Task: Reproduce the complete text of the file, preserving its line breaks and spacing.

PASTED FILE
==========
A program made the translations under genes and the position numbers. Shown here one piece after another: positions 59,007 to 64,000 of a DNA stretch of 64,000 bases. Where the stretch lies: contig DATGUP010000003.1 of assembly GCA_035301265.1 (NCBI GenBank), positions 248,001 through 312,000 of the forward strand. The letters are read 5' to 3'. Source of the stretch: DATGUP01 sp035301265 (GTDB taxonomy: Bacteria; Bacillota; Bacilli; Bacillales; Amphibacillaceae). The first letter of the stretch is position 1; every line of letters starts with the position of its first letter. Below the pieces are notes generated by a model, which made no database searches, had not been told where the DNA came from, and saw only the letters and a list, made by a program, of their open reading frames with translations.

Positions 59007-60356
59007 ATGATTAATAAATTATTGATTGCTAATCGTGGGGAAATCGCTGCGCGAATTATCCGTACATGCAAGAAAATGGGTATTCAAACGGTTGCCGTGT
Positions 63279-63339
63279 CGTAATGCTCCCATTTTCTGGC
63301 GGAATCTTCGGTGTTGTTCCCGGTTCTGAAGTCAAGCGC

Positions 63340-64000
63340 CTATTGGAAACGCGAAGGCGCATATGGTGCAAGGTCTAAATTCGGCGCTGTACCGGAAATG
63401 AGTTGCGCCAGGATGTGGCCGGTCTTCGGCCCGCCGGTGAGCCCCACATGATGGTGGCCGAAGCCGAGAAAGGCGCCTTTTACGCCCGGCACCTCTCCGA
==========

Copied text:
A program made the translations under genes and the position numbers. Shown here one piece after another: positions 59,007 to 64,000 of a DNA stretch of 64,000 bases. Where the stretch lies: contig DATGUP010000003.1 of assembly GCA_035301265.1 (NCBI GenBank), positions 248,001 through 312,000 of the forward strand. The letters are read 5' to 3'. Source of the stretch: DATGUP01 sp035301265 (GTDB taxonomy: Bacteria; Bacillota; Bacilli; Bacillales; Amphibacillaceae). The first letter of the stretch is position 1; every line of letters starts with the position of its first letter. Below the pieces are notes generated by a model, which made no database searches, had not been told where the DNA came from, and saw only the letters and a list, made by a program, of their open reading frames with translations.

Positions 59007-60356
59007 ATGATTAATAAATTATTGATTGCTAATCGTGGGGAAATCGCTGCGCGAATTATCCGTACATGCAAGAAAATGGGTATTCAAACGGTTGCCGTGT
Positions 63279-63339
63279 CGTAATGCTCCCATTTTCTGGC
63301 GGAATCTTCGGTGTTGTTCCCGGTTCTGAAGTCAAGCGC

Positions 63340-64000
63340 CTATTGGAAACGCGAAGGCGCATATGGTGCAAGGTCTAAATTCGGCGCTGTACCGGAAATG
63401 AGTTGCGCCAGGATGTGGCCGGTCTTCGGCCCGCCGGTGAGCCCCACATGATGGTGGCCGAAGCCGAGAAAGGCGCCTTTTACGCCCGGCACCTCTCCGA